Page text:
Demetris Christofias was a good man. He always wanted to do the right thing.
Those who knew him recognized that what drove his actions was the need to defend labour rights and ensure that workers earned a decent salary. He lived for social justice and his behaviour in advocating this goal was no political trick. He fought against nationalist authoritarianism and worked tirelessly to reverse the forcible suppression of opposition in Cyprus.
Demetris was caught between protest politics and policy making
In his mind the enemy was poverty. His allegiance, the euphoric promise of social change, the socialist and morally humanist left.
That promise however involved great expectations and few victories.
By resisting nationalism Demetris became President on a promise of peace. He could talk with Turkish Cypriots without anger and they knew he beard them no ill will. But the Christofias -Talat negotiations dragged on for two years and talks were eventually derailed by the election of Eroglu. Demetris was warned in advance of this eventuality but choose to seek a consensus with the islands’ political parties.
Consensus politics led to inaction.
As his presidency moved from one difficult choice to the next it became apparent to observers at the time that he could not resolve the ideologically controversial dilemmas he was faced with.
How could a socialist president implement fiscal consolidation measures? How can a trade unionist declare that state salaries are not economically viable? How can a Moscow educated Marxist take decisions against Russian interests?
It was an insurmountable task for Demetris to reconcile the attributes of a policy maker with his leftist -fight the system- identity.
His decision to deny offers by EU countries to dispose of the Syria bound ammunition shipment defined unfolding events that led to the Mari blast. President Christofias had told Assad that the Iranian ammunitions would not be destroyed. History, as it turns out, does not write verses by itself.
The communist president of an international tax planning jurisdiction did not heed to the advice of successive finance ministers who called for drastic measures and cooperation with Western partners in order to cope with the global financial crisis following the collapse of Lehman Brothers. The Banks in Cyprus had invested heavily in Greek bonds and allowed lending to expand uncontrollably owing it in part to the tightly woven interests between political parties, government and banks. President Christofias and his government were unable to take the decision to shut down Laiki Bank and instead poured in more public money to stabilize the bank, in defiance of EU warnings and advice.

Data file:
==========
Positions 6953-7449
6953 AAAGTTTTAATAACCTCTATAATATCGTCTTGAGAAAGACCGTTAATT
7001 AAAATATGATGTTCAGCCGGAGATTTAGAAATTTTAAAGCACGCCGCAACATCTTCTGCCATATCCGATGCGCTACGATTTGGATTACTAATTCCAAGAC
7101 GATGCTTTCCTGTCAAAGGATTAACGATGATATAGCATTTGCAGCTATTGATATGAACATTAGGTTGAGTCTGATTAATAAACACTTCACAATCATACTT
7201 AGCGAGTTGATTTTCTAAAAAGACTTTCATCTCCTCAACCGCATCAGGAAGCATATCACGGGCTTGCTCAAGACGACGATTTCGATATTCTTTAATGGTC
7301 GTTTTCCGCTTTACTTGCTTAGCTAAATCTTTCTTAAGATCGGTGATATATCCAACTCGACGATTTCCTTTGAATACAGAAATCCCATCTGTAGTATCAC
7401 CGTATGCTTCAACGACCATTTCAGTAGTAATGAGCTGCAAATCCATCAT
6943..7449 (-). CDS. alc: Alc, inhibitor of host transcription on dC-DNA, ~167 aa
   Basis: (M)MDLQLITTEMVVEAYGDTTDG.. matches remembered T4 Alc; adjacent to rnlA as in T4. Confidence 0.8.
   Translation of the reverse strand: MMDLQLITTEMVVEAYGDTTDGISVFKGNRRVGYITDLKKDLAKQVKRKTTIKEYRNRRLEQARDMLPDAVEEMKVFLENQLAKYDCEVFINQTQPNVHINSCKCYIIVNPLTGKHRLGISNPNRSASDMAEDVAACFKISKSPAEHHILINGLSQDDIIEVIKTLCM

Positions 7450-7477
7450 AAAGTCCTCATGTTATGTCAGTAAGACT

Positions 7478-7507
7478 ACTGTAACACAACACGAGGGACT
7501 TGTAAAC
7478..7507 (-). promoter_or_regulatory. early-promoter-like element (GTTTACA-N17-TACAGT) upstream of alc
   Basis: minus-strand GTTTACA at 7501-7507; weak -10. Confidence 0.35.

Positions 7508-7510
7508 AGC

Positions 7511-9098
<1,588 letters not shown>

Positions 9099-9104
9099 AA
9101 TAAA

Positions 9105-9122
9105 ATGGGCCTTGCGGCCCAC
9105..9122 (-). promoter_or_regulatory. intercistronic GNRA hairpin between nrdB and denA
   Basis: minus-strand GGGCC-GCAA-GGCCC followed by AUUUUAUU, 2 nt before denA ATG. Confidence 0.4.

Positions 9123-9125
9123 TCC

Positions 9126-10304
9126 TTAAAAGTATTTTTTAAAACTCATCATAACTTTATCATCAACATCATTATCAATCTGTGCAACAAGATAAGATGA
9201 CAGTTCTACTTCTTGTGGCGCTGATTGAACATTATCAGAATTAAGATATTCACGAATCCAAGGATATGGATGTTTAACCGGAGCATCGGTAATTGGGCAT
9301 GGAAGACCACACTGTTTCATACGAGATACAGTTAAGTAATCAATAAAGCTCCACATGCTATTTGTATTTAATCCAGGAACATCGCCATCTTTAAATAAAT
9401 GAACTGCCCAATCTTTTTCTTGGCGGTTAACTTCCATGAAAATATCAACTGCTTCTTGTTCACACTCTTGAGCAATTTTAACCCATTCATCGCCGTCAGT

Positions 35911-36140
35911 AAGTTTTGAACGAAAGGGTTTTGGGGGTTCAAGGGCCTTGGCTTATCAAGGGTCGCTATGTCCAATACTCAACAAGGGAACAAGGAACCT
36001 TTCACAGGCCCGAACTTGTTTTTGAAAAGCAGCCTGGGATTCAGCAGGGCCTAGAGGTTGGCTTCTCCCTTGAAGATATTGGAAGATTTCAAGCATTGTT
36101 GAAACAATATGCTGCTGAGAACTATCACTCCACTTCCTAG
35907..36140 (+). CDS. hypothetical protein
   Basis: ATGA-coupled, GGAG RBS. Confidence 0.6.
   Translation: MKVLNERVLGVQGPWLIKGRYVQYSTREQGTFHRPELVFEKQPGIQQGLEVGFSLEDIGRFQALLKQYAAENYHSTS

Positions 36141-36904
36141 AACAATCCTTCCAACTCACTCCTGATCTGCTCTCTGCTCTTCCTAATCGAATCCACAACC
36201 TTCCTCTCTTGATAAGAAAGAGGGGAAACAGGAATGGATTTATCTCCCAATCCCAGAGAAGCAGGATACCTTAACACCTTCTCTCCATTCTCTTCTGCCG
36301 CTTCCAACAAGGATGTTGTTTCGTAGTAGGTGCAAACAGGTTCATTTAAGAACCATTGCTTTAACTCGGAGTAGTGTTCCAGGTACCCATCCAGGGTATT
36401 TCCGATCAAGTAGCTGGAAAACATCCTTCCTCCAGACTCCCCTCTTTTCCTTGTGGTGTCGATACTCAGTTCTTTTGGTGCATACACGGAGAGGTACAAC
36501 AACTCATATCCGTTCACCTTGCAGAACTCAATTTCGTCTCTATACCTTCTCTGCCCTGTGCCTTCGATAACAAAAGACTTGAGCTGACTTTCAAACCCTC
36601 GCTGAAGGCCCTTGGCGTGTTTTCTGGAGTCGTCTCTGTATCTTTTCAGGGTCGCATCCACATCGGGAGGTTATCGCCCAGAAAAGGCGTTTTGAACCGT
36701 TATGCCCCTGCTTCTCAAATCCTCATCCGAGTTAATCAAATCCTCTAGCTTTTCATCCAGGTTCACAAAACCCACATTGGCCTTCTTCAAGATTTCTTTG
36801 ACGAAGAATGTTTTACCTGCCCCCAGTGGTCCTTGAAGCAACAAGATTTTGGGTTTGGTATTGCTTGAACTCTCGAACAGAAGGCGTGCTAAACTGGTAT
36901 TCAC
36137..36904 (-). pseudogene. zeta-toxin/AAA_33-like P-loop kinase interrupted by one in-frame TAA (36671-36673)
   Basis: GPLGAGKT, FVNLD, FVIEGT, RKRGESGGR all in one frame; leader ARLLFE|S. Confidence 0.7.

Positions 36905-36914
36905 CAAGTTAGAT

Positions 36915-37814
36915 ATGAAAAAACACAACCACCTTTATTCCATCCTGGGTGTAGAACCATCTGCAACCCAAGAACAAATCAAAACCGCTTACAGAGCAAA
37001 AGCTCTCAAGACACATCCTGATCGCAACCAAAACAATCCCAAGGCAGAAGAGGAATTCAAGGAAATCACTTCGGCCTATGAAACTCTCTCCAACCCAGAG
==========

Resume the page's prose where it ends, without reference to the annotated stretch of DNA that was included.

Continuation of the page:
Demetris was caught between protest politics and policy making.
His politics proved unsuitable for addressing existential political and economic problems that require unpopular but necessary decisions.
Demetris was a proud man. He repeatedly refused to accept international assistance to refinance Cyprus’s sovereign debt. This course of action led to the gradual collapse of the economy, saw the emergence of the lost decade with a dramatic rise in unemployment, unprecedented reduction in wages, a downturn that is very much with us today as Cyprus remains indebted at 100% of its GDP, at just over 21 billion euros.
During his presidency, the decisions were always his to make.
Demetris taught us that there is a need for the left to reinvent itself from a reactionary force with little policy experience to a political party that has the knowledge and expertise to engage confidently with markets and reform government so that it can continue to provide flexible and targeted social welfare that can break the cycle of poverty.
As he rests in peace may others learn from his mistakes.
After his presidency Demetris declared, ‘’power was a cancer for me not an aphrodisiac, I never expected this’’.